The Notion of Transfer Learning: Training Neural Networks to Predict the Intensity of Storms

4 Feb 2019 2:05 PM

By Dyan Delos Reyes

Original Paper: Combinido, J. S., Mendoza, J. R., & Aborot, J. (2018). A Convolutional Neural Network Approach for Estimating Tropical Cyclone Intensity Using Satellite-based Infrared Images.

A team from DOST-ASTI is developing an image classification technique that helps predict the intensity of tropical cyclones in the country. The team created an experiment by employing a process called “transfer learning” to a Convolutional Neural Network (CNN) model. Transfer learning is a branch of machine learning, which focuses on re-applying a “learned algorithm” to another research problem. Onthe other hand, a CNN is a class of Artificial Neural Networks (ANNs), which, on a nutshell, are computing systems that could be trained to “learn” and perform complex tasks such as identifying and classifying images. When brought together, this “transfer learning” and CNN process could be helpful in forecasting the intensity of tropical cyclones in the Philippines, just by sifting through and analyzing a multitude of satellite infrared images.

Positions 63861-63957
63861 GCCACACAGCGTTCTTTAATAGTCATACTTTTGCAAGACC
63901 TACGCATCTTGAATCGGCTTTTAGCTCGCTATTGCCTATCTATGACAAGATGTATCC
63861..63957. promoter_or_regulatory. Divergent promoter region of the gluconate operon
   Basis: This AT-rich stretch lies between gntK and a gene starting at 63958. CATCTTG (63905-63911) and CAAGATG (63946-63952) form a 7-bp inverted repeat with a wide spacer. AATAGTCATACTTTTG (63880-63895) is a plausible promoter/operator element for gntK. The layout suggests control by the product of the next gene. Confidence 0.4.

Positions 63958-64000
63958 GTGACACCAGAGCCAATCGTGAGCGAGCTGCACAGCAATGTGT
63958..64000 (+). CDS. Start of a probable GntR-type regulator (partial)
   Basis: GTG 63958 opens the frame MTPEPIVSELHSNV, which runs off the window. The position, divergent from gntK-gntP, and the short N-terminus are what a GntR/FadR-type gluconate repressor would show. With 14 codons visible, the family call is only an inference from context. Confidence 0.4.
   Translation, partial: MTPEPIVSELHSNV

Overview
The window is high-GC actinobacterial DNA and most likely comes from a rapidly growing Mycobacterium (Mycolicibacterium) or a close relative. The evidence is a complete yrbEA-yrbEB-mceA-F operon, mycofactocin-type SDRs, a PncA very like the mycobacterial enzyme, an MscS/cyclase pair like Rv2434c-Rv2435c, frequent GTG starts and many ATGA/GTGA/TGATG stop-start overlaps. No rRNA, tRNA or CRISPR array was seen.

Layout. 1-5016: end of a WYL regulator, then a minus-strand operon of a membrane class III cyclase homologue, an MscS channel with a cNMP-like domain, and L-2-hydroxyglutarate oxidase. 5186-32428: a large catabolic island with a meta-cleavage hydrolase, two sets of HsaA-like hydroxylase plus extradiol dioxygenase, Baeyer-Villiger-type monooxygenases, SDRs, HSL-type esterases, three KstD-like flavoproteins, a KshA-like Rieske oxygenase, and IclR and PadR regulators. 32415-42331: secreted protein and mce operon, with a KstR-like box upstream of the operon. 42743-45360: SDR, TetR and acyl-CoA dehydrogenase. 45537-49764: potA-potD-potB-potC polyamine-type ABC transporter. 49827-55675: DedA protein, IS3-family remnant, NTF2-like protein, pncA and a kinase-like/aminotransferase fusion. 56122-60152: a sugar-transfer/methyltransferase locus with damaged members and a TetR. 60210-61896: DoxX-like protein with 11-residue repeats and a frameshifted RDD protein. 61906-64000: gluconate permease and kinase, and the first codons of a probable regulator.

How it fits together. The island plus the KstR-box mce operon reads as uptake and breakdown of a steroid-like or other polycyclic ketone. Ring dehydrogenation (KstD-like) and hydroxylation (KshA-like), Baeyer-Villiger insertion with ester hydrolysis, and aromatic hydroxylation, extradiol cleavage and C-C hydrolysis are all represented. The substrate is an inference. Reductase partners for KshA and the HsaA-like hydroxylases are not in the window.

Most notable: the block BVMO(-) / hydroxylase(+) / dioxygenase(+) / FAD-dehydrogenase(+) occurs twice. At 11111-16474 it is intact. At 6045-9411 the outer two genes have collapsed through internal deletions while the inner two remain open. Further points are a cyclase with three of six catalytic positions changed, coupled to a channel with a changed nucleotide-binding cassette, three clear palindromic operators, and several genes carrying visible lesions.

In the transfer experiment process, a pre-trained neural network model, called the VGG19 network architecture, was used in recognizing large-scale satellite images provided by geostationary satellites in the Western North Pacific Basin. Originally, the VGG19 was trained to only recognize general visual patterns; but in this study, the VGG19 was re-trained to recognize tropical cyclone images and predict their intensities. The team then observed the performance of the VGG19 neural network model through the assistance of two NVIDIA K80 GPU compute nodes in the Computing and Archiving Research Environment (COARE) facility.

The pre-trained neural network model was found able to successfully implement image classification without the further need to apply more complex and time consuming feature-extraction algorithms from the past. In addition, the model was applied to estimation of tropical cyclone intensity in the country and learn other patterns that could identify a tropical cyclone, such as cloud formation and the presence or absence of a wellformed eye. These algorithmic advancements could enable faster and more timely weather forecasts.


The Research Team

Gerwin P. Guba
Supervising Science Research Specialist 

Jay Samuel Combinido
Advanced Science and Technology Institute
Department of Science and Technology

John Robert Mendoza
Electrical and Electronic Engineering Institute
University of the Philippines Diliman

Jeffrey Aborot
Department of Computer Science, College of Engineering,
University of the Philippines Diliman